(This essay was published in Hong Kong Economic Journal on 3 September 2014)

 

In 2013, the total value of housing capital in Hong Kong was estimated to be $6.80 trillion dollars or 320 percent of GDP. This is the net value of the total stock of private residential housing evaluated at market prices. It is based on the gross market value minus the total value of outstanding mortgage loans on private residential housing. Total mortgage loans were a modest $900 billion – a mere 11.8 percent of the gross market value.

 

French economist, Thomas Piketty in his book Capital in the Twenty-First Century, obtained similar figures internationally. He estimated housing capital to be worth 371 percent of GDP for France, 300 percent for the United Kingdom, 236 percent for Germany, 208 percent for Canada, and 182 percent for the United States in the year 2010.

 

But private residential housing only accommodates about half the population in Hong Kong. The other half is in government-provided public rental housing units and subsidized ownership units, mainly Tenant Purchase Scheme (TPS) units and Homeownership Scheme (HOS) units.

 

Unlock Public Housing Capital

 

The total market value of such government-provided housing is very substantial, but because there are extremely severe restrictions limiting their use either as rental property or as assets for sale on the open market, their values are highly discounted. When the use of these assets is limited almost entirely to providing shelter for the original occupants, they cannot be considered as housing capital. As such, they are marginal to the market economy and measured GDP.

 

The owner-occupants of the TPS and HOS units can bequeath the units to their children. However, the units can only be sold on the open market if the government-subsidized portion of the land premium has been paid off. This dampens the incentive to sell these units so the market for them is relatively illiquid. It is also not clear how these units can be redeveloped in future when the building ages.

 

If the restriction on selling TPS and HOS units on the open market were removed or the unpaid land premiums substantially lowered, then an active market would appear. The occupant would be able to realize a substantial gain therefrom. The TPS and HOS units would then become an important source of new housing capital and not just a physical shelter.

 

Regulatory Controls Depress Prices

 

Tenants of public rental housing units face even more restrictions because they do not have ownership rights over the units they occupy. When tenants leave, for example, upon death, the units are returned to the Housing Authority and cannot be passed onto their children. But if these units were sold to the sitting tenant at an attractive price without any unpaid land premiums to hold back resale, then the units could become a new source of housing capital and not mere physical shelter.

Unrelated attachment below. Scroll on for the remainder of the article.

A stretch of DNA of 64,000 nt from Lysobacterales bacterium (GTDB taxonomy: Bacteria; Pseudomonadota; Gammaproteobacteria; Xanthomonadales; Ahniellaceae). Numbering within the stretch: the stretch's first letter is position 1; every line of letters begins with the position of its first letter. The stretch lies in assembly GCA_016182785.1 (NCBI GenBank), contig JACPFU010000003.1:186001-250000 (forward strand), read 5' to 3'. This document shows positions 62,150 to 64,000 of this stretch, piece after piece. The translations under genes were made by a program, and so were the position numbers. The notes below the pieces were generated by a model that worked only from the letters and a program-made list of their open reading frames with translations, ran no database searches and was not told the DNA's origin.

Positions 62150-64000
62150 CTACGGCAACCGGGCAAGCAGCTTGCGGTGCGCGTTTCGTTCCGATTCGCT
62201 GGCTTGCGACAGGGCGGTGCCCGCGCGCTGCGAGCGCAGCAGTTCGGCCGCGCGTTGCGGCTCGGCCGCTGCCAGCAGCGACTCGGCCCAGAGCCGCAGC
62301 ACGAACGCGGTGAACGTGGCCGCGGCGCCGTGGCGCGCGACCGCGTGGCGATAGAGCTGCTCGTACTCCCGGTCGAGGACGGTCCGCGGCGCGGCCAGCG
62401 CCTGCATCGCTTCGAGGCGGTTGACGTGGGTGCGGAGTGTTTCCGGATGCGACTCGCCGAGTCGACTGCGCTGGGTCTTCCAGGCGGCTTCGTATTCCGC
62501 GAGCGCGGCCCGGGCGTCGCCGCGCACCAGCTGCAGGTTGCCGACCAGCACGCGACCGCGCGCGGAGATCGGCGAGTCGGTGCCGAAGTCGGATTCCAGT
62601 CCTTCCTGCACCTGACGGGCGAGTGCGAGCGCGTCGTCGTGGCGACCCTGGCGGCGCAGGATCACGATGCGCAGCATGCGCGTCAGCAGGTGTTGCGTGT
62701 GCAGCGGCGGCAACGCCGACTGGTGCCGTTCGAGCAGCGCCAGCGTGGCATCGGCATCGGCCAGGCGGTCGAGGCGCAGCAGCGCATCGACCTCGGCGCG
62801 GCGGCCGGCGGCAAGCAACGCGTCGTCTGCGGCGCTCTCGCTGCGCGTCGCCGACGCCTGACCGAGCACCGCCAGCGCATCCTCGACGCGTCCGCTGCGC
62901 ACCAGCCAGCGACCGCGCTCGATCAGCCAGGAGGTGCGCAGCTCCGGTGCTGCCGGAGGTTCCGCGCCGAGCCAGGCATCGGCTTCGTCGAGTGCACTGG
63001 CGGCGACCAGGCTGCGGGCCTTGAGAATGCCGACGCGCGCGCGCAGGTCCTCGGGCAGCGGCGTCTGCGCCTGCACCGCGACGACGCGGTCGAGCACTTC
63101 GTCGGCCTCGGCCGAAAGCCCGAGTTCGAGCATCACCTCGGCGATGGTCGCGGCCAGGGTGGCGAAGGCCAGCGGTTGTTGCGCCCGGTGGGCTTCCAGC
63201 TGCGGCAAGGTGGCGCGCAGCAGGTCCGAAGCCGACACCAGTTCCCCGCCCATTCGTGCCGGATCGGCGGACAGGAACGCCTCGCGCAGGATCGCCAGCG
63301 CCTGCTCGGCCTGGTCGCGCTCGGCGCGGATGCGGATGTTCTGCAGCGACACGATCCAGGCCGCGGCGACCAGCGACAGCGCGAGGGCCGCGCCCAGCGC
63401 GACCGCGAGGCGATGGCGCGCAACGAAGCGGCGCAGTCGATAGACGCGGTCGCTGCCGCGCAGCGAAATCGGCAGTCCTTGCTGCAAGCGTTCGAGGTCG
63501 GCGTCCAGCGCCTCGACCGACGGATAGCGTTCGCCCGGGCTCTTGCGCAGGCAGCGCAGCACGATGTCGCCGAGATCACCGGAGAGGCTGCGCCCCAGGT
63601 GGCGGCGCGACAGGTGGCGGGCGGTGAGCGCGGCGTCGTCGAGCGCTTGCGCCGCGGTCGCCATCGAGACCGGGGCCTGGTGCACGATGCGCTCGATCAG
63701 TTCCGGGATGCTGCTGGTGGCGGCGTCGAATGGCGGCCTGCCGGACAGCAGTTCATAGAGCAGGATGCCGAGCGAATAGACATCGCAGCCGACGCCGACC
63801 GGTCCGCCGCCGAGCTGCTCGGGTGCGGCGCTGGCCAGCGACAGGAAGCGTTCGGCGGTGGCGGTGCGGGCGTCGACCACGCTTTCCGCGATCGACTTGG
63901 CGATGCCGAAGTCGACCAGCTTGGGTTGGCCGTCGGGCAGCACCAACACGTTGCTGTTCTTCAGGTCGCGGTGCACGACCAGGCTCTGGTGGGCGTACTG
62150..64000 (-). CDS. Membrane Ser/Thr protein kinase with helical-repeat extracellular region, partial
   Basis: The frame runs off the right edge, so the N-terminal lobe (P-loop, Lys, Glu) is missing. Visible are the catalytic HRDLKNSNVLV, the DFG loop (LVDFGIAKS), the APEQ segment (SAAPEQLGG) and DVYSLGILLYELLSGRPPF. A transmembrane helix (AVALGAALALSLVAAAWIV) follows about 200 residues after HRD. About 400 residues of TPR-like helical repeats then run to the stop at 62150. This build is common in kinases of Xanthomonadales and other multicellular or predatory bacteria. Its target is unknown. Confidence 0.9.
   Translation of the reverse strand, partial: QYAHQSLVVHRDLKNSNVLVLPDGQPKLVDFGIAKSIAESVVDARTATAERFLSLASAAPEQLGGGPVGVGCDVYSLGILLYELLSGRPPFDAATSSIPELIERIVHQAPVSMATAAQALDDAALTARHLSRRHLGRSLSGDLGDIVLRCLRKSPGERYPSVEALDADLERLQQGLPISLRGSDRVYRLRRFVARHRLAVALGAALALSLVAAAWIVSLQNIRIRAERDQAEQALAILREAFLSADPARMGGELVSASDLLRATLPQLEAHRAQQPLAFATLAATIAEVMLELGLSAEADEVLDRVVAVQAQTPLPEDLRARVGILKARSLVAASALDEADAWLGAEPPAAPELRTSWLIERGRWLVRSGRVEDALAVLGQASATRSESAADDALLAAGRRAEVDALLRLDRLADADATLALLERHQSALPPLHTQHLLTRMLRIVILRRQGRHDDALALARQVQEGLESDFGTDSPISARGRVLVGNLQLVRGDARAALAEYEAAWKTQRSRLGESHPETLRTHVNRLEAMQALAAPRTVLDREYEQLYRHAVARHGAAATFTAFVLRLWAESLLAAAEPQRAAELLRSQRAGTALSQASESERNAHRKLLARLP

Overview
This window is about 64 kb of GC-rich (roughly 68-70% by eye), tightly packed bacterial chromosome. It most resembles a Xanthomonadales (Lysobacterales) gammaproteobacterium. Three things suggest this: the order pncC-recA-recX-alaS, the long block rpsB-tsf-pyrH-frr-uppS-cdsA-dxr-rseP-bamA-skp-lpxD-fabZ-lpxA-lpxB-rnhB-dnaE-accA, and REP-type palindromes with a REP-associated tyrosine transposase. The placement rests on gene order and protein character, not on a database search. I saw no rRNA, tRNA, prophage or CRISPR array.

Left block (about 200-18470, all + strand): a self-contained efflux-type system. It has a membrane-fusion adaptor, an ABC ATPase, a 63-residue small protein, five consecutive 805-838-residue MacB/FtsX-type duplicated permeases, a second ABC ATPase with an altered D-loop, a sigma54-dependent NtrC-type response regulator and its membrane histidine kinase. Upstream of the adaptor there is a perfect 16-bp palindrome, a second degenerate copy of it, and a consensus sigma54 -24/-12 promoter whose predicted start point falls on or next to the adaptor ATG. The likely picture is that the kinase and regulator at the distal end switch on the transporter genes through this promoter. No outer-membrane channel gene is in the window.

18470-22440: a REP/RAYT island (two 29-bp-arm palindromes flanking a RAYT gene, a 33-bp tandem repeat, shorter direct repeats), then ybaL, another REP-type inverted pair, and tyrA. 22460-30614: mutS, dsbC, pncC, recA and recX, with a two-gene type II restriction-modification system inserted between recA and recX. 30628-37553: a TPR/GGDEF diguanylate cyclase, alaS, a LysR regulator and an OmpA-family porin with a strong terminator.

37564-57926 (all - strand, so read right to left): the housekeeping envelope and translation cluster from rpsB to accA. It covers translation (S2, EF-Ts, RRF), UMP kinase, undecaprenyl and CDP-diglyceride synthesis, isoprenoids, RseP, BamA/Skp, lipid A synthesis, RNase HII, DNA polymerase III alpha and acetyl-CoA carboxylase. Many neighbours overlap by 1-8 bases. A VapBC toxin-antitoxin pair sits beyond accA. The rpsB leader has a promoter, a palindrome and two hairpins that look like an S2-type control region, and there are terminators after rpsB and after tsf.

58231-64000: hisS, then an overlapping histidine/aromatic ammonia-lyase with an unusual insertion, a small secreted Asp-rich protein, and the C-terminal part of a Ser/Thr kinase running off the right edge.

Privatization of public rental units and deregulation of sale restrictions for ownership units, on the other hand, would substantially enhance the market value of government housing. What would be their market value if such steps were taken?

 

Based on open market transaction prices on HOS and TPS units (see Table 1, Column III), I have estimated the total gross market value of public rental housing units at $2.45 trillion, TPS units at $0.41 trillion, and HOS units at $1.56 trillion. The total market value of government subsidized housing units is therefore $4.42 trillion, equal to 208% of GDP.

 

The open market transaction prices on TPS and HOS units are likely to be underestimated. Unlike private housing units, current TPS and HOS units are traded at a discount because they have limited redevelopment potential. In Singapore, Housing Development Board housing units can be traded on the market among residents, but are denied redevelopment rights. This, too, reduces their market value.

 

Partial Deregulation in the Secondary Market

 

TPS units are located in public rental blocks where many of the units are still occupied by public sector tenants. Such a mixed state of tenure, where government is part landlord, limits privately-initiated redevelopment potential.

 

Since the majority of the present owners of HOS units have not repaid the unpaid land premium, their redevelopment potential is also limited. With ownership rights partly held by government, any privately-initiated redevelopment prospects become highly uncertain, if not impossible.

 

But what will be the economic gain to society of privatizing public rental housing and waiving or substantially lowering the unpaid land premiums?

 

Note that the market values of existing TPS and HOS units under the current sales restrictions are already realized as part of housing capital. Owners can trade them on the “secondary market” among eligible purchasers, although these transacted prices do not include the unpaid land premium.

 

I have estimated their total value under sales restrictions to be $173 billion for the stock of TPS units and $908 billion for the HOS units (see Table 1, Column II), or $1.08 trillion in total. This is equivalent to 50.9% of GDP. It is worth noting that this is the gain society realized when the “secondary market” for HOS units was created in 1997. Creating the “secondary market” was one of the most benign policies of the Tung Chee-Hwa administration and the Housing Authority.